I don’t want to diminish the stuff that’s coming out. Some of these accusations have been passed to the police and, if they end in charges and convictions, then the men involved deserve whatever is coming to them.

But am I a sex pest? I contacted a man I barely knew so I could know him barely. No other purpose in mind. Does that make me a sex pest?

And Westminster is like any other workplace with men and women spending the day side by side. Somebody is bound to ask somebody out. Flirting will happen. Propositions will be proposed, like they are in every factory, every office in the land. Is that wrong? Have we really reached the stage that what was the normal and acceptable way of meeting someone is now reprehensible and the only respectable way of finding a date is the cold, clinical, sterile, isolated flick of a Tinder profile?

For every man caught up in these sex pest allegations right now, there must be dozens of others who have done exactly the same thing towards women who haven’t been offended – women who would have found it either flattering or boring and dealt with it.

Aren’t those men equally guilty. Don’t those women also need to be apologised to? Because if a clumsy pass is wrong, then is it ever right?

Crying Out Gagged! 

Did you see that news story this week, about the woman who ended up with an ASBO because she was disturbing the neighbours with her screams during sex? It seems to happen all the time and, of course, it gets reported all the time. How could the tabloids resist a story like that? But I had to laugh. I laughed because I recognised the problem. I like to sleep with the windows open and a skilful lover who knows how to use me can reduce me to an incoherent banshee, howling profanities like a Twitter troll. And I laughed because the problem is so easily fixed. Get a gag, dear! I invested in one recently. It’s not my first but this one is lovely with a breathable ball to drown out the screams and soft, suede and leather fixings. I love it. I love it because of what it signifies: restraint, surrender, trust. I love it because it means I’m giving permission for naughtiness. It means I’m ready to be forced to do all the things I already want to do and I’m promising not to say “No”. And I love it because I look so damn good in it! I bought it as a surprise for a very special friend who understands how to make me scream and, boy, it worked. As soon as I put it on he had to have me right there and then – even though he was heading out to work. Bad boy! There is one tiny thing. I like to ride (I mean horses, you naughty, naughty people!) and if anybody from Ann Summers is reading this, I’d like to recommend a bit of a design change. Could you, please, add bit guards , like I have on my horse’s snaffle bit? It would help prevent pinching at the corner of my soft and pretty mouth. Thanks.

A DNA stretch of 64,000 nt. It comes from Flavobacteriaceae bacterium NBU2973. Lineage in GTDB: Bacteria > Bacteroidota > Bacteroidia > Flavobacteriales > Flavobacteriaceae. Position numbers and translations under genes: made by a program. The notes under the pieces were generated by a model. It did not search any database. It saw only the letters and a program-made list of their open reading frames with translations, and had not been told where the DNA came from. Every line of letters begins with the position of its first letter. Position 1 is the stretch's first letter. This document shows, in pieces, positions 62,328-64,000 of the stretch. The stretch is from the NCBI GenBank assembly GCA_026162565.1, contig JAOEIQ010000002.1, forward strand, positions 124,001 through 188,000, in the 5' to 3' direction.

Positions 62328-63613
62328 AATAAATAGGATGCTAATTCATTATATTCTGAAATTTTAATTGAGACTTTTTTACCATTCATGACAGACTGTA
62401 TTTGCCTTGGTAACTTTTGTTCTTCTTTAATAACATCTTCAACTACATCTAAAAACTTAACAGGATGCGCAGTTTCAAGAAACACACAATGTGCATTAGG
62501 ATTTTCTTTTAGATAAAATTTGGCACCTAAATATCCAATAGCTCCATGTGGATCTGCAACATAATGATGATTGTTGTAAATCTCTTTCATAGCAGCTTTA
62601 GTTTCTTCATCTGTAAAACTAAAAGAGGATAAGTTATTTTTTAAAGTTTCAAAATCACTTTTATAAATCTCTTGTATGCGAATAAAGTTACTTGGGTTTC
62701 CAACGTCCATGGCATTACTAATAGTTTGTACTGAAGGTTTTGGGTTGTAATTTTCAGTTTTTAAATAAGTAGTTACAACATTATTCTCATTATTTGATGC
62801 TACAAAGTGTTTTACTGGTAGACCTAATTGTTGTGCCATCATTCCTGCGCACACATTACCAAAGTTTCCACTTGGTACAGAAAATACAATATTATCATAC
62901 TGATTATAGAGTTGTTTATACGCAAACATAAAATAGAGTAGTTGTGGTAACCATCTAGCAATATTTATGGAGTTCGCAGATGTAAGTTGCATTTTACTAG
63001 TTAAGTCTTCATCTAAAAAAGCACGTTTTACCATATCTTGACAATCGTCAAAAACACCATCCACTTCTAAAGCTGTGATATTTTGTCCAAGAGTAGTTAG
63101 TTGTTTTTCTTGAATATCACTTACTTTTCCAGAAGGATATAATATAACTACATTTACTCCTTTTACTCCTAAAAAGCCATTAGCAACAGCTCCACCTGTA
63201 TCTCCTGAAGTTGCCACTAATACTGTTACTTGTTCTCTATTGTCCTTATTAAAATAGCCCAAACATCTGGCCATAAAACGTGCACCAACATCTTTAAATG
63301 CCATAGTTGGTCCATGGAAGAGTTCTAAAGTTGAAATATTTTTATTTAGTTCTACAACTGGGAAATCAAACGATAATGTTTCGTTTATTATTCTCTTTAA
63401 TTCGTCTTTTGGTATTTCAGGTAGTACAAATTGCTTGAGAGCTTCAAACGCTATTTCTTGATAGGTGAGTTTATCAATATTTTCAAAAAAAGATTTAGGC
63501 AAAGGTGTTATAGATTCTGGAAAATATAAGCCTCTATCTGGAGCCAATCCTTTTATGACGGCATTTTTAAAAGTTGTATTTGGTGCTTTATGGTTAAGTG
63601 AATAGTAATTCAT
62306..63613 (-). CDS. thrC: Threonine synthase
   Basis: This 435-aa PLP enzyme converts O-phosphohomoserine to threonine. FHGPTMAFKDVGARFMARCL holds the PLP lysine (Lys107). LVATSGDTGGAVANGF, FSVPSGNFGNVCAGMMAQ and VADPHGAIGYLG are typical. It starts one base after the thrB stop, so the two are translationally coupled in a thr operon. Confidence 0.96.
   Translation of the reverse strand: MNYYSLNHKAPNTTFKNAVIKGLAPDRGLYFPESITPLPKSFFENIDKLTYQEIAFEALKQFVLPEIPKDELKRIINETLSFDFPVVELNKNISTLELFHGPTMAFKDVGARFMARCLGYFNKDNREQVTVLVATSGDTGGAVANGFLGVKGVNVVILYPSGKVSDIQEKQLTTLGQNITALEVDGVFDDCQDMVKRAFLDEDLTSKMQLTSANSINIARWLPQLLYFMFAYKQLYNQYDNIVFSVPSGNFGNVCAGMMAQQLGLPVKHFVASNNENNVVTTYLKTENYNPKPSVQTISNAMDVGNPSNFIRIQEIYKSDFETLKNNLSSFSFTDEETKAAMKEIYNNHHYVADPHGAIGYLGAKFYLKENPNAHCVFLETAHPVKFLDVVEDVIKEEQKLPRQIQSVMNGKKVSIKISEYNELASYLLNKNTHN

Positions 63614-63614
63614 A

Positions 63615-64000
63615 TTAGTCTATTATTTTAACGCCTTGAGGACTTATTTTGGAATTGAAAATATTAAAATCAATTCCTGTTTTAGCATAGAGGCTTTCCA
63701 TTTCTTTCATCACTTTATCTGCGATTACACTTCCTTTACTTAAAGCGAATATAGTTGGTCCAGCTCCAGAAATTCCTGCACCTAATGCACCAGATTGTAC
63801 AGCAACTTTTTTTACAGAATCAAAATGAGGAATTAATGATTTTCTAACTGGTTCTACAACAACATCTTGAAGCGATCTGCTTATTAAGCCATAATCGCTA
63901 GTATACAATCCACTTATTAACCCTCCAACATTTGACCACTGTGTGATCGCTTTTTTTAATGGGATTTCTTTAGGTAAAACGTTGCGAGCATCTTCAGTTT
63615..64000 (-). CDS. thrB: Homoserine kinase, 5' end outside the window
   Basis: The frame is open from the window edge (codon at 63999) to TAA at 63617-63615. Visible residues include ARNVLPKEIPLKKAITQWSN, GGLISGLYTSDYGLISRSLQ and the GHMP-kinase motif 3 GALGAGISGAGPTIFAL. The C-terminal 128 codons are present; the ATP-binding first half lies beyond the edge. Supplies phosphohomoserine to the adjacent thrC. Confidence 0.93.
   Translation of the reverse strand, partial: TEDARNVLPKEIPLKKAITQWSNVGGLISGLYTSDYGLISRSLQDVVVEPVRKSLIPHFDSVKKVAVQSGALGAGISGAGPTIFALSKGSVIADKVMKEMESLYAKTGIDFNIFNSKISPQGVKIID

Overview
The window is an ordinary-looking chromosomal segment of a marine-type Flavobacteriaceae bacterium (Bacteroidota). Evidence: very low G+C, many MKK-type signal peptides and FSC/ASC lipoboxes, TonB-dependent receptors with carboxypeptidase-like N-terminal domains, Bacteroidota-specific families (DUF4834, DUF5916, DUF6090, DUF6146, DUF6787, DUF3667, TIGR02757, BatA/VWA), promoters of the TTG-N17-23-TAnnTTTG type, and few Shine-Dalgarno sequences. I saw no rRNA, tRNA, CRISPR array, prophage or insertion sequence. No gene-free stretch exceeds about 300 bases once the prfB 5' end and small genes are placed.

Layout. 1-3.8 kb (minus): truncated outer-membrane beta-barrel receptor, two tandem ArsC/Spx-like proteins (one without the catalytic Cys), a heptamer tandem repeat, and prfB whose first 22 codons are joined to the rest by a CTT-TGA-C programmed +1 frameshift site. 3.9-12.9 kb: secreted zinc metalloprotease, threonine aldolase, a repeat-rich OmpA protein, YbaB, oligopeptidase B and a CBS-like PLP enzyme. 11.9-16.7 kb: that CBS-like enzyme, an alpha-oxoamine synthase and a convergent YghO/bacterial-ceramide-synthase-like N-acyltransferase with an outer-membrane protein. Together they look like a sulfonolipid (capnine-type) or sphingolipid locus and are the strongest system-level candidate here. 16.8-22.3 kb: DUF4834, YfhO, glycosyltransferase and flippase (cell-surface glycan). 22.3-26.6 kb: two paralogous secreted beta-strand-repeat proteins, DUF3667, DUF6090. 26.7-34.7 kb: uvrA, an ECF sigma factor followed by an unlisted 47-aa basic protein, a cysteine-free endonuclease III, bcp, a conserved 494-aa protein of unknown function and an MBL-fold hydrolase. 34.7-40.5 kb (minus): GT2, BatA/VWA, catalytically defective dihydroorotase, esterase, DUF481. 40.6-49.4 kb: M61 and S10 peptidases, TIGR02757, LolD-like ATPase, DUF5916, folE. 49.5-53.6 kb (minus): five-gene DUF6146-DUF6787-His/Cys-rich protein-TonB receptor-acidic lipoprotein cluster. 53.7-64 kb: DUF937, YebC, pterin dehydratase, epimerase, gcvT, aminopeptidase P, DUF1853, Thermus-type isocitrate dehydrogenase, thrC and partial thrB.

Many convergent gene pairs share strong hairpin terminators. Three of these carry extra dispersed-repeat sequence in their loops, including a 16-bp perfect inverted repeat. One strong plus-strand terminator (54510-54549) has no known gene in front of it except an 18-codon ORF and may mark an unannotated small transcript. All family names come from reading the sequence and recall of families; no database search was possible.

Anyway, gags are good in the bedroom – but not so good in newspapers. For years our media has been plagued with so-called super injunctions. These court-backed gagging orders are so strict that they not only prevent news organisations from reporting on the issues and the personalities involved, they even prevent any mention of the fact that the gagging order exists! Of course, the most spectacular gagging order own goal came from the footballer Ryan Giggs who, quite understandably, didn’t want the world to know that he had an eight year affair with his brother’s wife. But he forgot that the gag he secured from the English courts did not apply in Scotland any more than it applies in Spain or Vietnam. Oh dear. Of course these gag orders don’t apply in Ireland either, which is something that the Guido Fawkes website – his servers are based in the Republic – has exploited on several occasions. If it hadn’t been for Lord Stoneham using his Parliamentary privilege in the House of Lords, we would never have heard about the super injunction obtained by Fred Godwin – the man who drove RBS off a cliff and took the UK economy with it.  As Lord Stoneham said: “the alleged relationship between Sir Fred Goodwin and a senior colleague, if true, would be a serious breach of corporate governance and not even the Financial Services Authority would be allowed to know about it.” Jeremy Clarkson, who sucked millions from the BBC licence payer before he was exposed as a violent bully who beat up a junior colleague, had a couple of super injunctions before he gave up. Admitting they are “pointless” he said “You take out an injunction against somebody or some organisation and immediately news of that injunction and the people involved and the story behind the injunction is in a legal-free world on Twitter and the Internet.” Back in the thirties, everybody in America knew that our King Edward was having an affair with Mrs Simpson but our papers decided to be gentlemanly about it and shut up  like Clarkson said, now that we have instant, global communication it’s pointless but, do you really think our newspapers are no longer gentlemanly? You think they won’t shut up? Don’t kid yourself. Weeks ago a Labour MSP sent lawyers letters to editors all over Scotland warning them not to publish a police document about concerns over his relationship with a woman. And they haven’t. Now that the sex pest frenzy is gripping Holyrood we’ll see how long that lasts – but remember where you heard it first.